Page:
Charles Day cedayiv at gmail.com
Mon Jul 14 11:33:30 EDT 2008

On Mon, Jul 14, 2008 at 8:07 AM, Stuart D. Gathman <stuart at gathman.org>

> On Mon, 14 Jul 2008, Martin Preuss wrote:
> > Though he currently doesn't need to enter dates which are outside the
> scope of
> > time_t he is curious about the reason of the limitation to time_t instead
> of
> > using another, wider type.


> > Maybe gnucash lives long enough to exceed the date range offered by
> time_t and
> > then the question might arise again :-)
> Indeed, Dec 18, 2038 is coming fast.

Yes, considering that some folks have mortgage payments spread over 30
years, i.e. through 2038. So to some degree, time_t will be obsolete 6
months from now. There has been talk of 50 year mortgages in the U.S., and
these may already be available elsewhere.

Why use a time stamp?  My companies' accounting system uses a 32-bit day no
> -
> days since the Jewish/Christian traditional creation in 4012 BC (Julian
> day).
> Most accounting computations deal with days between dates (subtract)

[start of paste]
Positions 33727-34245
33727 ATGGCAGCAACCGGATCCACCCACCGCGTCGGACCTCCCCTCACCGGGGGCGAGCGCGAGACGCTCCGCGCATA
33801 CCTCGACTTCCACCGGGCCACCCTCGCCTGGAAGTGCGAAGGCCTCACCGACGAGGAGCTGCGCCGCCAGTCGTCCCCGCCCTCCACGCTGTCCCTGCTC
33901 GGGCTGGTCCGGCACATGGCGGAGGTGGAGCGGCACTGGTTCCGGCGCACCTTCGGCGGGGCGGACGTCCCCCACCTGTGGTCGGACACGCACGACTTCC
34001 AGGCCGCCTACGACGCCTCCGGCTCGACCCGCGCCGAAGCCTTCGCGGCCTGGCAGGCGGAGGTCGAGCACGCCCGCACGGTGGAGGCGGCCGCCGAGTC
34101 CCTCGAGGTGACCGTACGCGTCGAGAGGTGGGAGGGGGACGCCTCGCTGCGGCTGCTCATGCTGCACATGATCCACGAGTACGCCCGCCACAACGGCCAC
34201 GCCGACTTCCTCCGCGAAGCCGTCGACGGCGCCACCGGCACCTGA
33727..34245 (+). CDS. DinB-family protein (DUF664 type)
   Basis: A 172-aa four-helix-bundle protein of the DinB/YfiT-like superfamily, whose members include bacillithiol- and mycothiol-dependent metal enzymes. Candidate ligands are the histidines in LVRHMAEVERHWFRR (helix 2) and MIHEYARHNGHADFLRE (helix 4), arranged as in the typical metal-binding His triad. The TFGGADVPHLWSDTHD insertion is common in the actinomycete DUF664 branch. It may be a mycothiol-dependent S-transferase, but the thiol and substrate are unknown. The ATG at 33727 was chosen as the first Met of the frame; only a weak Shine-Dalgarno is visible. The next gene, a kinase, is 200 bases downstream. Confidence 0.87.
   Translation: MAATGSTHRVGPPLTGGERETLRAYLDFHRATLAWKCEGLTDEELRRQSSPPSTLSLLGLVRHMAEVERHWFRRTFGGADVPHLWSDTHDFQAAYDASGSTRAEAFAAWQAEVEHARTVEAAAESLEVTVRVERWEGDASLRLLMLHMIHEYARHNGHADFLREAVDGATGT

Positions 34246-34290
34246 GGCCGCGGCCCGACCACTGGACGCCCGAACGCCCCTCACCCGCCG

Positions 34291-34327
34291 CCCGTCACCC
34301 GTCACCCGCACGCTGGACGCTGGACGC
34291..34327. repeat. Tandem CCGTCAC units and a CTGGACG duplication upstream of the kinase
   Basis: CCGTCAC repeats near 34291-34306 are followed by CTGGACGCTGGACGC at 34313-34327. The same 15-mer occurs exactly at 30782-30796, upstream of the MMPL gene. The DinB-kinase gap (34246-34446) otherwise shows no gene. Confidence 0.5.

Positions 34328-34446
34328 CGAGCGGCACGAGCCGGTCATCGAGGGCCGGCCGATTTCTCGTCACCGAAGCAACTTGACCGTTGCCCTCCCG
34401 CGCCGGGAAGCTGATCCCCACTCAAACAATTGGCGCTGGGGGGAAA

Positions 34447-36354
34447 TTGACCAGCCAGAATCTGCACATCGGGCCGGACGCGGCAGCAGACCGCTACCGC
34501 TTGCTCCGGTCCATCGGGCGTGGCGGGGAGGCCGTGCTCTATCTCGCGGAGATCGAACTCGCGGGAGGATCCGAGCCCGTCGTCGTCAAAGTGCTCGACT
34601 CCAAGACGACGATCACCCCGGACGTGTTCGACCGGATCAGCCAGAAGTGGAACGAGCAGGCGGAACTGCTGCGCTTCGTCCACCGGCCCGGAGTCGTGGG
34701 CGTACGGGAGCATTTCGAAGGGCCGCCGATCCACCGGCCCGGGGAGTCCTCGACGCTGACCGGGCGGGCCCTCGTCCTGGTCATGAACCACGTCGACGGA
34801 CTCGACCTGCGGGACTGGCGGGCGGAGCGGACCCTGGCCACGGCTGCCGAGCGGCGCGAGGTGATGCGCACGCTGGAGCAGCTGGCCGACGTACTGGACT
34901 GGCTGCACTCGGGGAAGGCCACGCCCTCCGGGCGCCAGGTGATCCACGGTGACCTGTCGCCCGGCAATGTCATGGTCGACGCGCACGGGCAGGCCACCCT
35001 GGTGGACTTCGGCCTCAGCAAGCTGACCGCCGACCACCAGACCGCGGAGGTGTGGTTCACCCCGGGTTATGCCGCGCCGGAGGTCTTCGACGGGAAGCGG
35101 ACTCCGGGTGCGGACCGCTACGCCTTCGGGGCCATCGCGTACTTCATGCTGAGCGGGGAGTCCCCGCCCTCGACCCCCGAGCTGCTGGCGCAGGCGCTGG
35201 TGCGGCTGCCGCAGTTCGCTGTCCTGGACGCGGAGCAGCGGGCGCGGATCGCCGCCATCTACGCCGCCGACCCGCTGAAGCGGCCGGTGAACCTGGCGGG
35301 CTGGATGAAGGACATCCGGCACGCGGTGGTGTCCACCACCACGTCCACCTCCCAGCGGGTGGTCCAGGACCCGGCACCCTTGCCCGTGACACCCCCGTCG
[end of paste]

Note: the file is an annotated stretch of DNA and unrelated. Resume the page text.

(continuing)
> or day of the week (modulo 7).  Functions like "last day of month" are
> trivial with dayno->mdy and mdy->dayno conversions.  Conversion to/from
> month,day,year is small and simple for Gregorian Calendar (code on
> request).
> Other calendars are just as easy and earn Geek points.
> If there is some module that requires actual timestamps (say pickup and
> delivery tracking), it can store a wider type, or tack-on a timeofday
> field.

Time of day is important in some areas, such as price quotes (or at least it
should be), so if there is any change at all then I would think using a
wider type makes more sense than dropping time of day.

> --
>               Stuart D. Gathman <stuart at bmsi.com>
> Business Management Systems Inc.  Phone: 703 591-0911 Fax: 703 591-6154
> "Confutatis maledictis, flamis acribus addictis" - background song for
> a Microsoft sponsored "Where do you want to go from here?" commercial.
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